An Ancient Creative Writing Idea Generator: The Why/Why, How/How Exercise

The unexamined life is not worth living. ~ Socrates

I'm a big fan of Socrates (and yes, I have to admit that Bill & Ted forever messed up the pronunciation of his name for me). However, I think if I had known him in life, I probably would have poisoned him too. Why? Because of that very question—why.

I imagine that one day Socrates must have been watching a child ask “why?” over and over to an exasperated parent. If the parent was patient, every question would beget a different answer. Socrates realized that this was a powerful method for garnering information and digging deep into the truth of the matter. But he was onto something very interesting and developed an entire problem solving method. He discovered that by asking questions a learner can evaluate their own level of understanding, deal with misconceptions about the subject early on and improve the methods of learning that take place in order to fine-tune the means of finding the answer.

Socrates was a proponent of “anamnesis” or the idea of recollection or drawing upon the deeper resources and hidden ideas within an individual. His method of inquiry was geared toward helping an individual explore deep-seated thoughts and beliefs and bring them to new understandings. Socrates accomplished this through a series of questions, asking over and over, why and how until the final truth was revealed.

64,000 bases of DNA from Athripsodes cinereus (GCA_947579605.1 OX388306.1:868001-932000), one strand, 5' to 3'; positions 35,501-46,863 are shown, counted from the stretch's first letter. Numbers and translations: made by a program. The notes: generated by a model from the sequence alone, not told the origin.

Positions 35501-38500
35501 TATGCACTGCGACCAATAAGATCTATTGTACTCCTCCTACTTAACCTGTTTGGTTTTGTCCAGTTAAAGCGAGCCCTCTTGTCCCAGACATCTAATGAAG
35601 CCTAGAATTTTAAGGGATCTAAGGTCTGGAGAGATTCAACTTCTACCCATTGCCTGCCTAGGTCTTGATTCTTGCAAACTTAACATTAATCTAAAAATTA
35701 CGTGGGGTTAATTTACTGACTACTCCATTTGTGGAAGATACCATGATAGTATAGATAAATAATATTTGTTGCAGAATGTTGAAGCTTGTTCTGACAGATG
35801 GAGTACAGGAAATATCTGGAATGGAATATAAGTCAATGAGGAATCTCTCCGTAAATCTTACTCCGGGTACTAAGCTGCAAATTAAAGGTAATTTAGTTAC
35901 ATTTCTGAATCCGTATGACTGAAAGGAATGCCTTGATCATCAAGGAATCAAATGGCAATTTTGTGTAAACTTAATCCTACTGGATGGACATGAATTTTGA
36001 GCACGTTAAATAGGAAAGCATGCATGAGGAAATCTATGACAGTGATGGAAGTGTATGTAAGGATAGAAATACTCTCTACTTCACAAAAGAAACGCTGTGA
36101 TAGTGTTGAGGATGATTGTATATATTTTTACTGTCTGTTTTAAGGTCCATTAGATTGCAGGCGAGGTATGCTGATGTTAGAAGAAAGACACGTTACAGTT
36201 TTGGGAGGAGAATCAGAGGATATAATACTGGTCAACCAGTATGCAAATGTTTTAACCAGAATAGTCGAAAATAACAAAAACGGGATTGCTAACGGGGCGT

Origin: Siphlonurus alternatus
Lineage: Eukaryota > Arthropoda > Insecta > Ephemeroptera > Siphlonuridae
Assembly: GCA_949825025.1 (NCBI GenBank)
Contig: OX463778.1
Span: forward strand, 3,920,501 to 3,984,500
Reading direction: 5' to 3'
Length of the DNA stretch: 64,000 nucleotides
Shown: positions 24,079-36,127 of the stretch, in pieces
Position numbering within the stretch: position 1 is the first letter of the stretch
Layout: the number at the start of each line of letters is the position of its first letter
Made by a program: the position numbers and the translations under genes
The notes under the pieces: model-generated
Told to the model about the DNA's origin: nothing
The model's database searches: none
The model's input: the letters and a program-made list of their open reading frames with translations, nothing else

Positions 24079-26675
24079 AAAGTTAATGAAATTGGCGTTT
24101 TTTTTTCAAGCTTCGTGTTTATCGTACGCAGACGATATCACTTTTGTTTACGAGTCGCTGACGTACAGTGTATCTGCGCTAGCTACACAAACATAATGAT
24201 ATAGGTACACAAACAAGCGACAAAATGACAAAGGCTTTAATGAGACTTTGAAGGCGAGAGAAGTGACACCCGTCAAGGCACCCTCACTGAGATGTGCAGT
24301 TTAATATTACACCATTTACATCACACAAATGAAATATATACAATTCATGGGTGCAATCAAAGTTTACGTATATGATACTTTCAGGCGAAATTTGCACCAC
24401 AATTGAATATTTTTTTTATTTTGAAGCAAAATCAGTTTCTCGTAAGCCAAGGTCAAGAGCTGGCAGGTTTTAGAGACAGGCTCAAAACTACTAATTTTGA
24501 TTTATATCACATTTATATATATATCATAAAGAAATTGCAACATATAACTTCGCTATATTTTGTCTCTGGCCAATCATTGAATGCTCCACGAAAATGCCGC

Examples of his methods of questioning were first revealed in Plato’s Dialogues, in which he illustrates many conversations that his teacher had with other Greeks. Socrates wasn’t well-liked for his method of finding out the truth, for his constant questioning and overturning preconceived ideas made people uncomfortable. But he had a knack for drawing people in, changing mindsets and discovering answers that could only have been discovered by such an engaging process of questioning outcomes. When you challenge the answers, you can discover new truths, new possibilities and new processes.

There are numerous problem-solving tools used in business, science and medical professions today that utilize Socrates’ method of inquiry to ask questions with the intention of uncovering new ideas and possibilities that will in turn lead to improvements, creative divergences and logical answers.